South Putnam debates joining statewide health care lawsuit
Like most area schools, the South Putnam School Corporation has been approached to join a lawsuit, which is challenging the fines to employers if they do not meet certain requirements of the Affordable Health Care Act.
Currently, 15 school corporations across Indiana have joined the lawsuit and it continues to gain popularity.
"I was contacted by Jim Hamilton, he is the lawyer that works for the Wabash Valley West Central Indiana School Health Trust," Superintendent Bruce Bernhardt explained. "He's sent resolutions around to all the members of our School Trust asking if they would be interested in adoption a resolution, which would add our name to the list of the schools."
Bernhardt noted that Hamilton is trying to get as many schools as possible added to the list to show that there is wide participation across the state to join the suit.
"The bottom line is the suit is challenging the fines to the employers if they don't meet the requirements and regulations and that they'd be lifted and school's be exempt from those regulations," Bernhardt explained.
Like many schools in the area, South Putnam decided earlier in the year, to cut the hours of many of its employees to under 30 per week.
This was due to a stipulation in the Affordable Health Care Act that stated that those who had 50 or more employees must provide health insurance for those who work 30 or more hours.
"As you know schools across the state, South Putnam included, have gone back to avoid huge costs to the school corporation and have cut classified employees' hours. We thought originally that when the health care law schools would be exempted from it. It's caused an undo burden on school corporations."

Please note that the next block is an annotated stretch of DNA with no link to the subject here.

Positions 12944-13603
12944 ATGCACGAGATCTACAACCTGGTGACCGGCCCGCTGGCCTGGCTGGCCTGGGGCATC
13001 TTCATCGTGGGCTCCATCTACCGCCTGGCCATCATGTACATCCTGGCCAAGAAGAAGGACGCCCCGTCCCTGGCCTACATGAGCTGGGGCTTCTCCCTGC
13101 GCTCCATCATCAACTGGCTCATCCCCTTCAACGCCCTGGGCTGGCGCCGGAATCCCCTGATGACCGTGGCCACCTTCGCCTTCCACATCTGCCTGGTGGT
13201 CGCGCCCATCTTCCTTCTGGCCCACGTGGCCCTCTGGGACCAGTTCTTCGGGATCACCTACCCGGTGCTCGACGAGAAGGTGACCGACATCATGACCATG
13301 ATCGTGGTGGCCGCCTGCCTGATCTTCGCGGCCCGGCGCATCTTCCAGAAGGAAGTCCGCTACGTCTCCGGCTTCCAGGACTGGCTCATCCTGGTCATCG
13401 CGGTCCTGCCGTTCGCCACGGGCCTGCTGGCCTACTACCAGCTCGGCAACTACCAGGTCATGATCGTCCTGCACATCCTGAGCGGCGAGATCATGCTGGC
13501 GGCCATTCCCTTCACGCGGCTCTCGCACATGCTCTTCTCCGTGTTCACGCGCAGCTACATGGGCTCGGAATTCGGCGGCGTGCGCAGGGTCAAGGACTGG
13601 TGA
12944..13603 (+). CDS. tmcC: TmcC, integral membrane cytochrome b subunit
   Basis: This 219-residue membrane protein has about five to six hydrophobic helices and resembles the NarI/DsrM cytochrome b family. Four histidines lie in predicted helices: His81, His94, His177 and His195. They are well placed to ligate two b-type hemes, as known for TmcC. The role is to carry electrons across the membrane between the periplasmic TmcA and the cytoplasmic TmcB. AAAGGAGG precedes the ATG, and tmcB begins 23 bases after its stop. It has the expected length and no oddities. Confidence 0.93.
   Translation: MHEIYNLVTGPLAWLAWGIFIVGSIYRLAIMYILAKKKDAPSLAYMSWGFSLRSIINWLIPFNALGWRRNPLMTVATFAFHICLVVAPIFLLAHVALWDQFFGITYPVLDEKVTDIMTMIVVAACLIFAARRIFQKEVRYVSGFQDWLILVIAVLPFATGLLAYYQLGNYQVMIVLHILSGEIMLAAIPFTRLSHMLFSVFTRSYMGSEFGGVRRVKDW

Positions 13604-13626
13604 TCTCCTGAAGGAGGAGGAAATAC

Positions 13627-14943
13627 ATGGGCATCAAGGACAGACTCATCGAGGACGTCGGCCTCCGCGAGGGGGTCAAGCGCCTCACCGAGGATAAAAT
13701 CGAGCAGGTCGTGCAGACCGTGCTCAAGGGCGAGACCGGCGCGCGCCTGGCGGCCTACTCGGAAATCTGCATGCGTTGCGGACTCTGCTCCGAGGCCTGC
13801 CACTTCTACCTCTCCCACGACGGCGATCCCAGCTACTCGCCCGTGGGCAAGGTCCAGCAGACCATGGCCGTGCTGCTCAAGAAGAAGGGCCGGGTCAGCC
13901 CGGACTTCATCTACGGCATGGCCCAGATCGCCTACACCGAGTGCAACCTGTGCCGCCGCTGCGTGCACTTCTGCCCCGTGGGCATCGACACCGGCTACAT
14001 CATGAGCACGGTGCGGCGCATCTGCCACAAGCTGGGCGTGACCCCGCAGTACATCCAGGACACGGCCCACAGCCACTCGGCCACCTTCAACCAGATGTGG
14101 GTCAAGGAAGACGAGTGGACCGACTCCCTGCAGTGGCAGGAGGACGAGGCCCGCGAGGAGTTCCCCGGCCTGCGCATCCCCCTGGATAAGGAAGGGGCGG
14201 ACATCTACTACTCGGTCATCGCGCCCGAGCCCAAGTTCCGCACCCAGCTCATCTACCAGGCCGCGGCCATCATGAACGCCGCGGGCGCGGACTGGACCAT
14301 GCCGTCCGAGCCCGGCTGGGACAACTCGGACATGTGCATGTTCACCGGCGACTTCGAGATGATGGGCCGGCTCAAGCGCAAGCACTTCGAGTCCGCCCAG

Although, there is no cost for the corporation to join the list, the board chose to table the resolution Monday evening until more information is collected.
Board member Wesley Hacker noted that the board would like affirmation that it's of no cost to the corporation in hopes of protecting itself from a possible future conflict.
Classified employees received some good news as the board approved a one percent increase in their wages. The increase is for all classified employees who do not have an automatic built-in increment already.
"This would be retroactive to the beginning of the year, but we'll make the changes in January," Bernhardt said. "We won't actually make the changes 'til we get through the end of the semester, because in January they have to do all of the changes on the insurance anyway."
The board also approved a variety of surplus equipment as recommended by Steve Ricketts of Five Star Technologies.
"It's basically trash," Bernhardt said. "We'll dispose of it through a similar fashion of what we've done in the past."
Ricketts noted to the board that the free service is done by certified employees who make sure everything is properly destroyed and no personal data is left behind.
"This is all stuff that it would cost more to repair than it is worth," Ricketts said. "You get to that point where it's just not worth it. This is a safe way to dispose of them."
Bernhardt also presented two quotes to the board for the repair of the grading around the pool in the high school.
The quotes presented were from Spear Corp. for $19,658 as well as Renosys for $14,900.
The board chose to go with Renosys as the company did the original installation of the pool.
In other business:
* The board approved the resignation of part-time food service employee Jessica Stewart; the retirement of Allan Rains, which will be effective at the end of the 2013-14 school year; and the hiring of Evan Trotta as assistant varsity swim coach at the middle school/high school.
* The board approved the FCA to attend the Indianapolis Colts FCA game day as well as a joint social studies and science trip to Chicago for seventh and eighth-grade students.
* The board approved the adoption of the 2013 budget, CPF and School Bus Replacement Plans, Resolutions and CPF Notice of Adoption.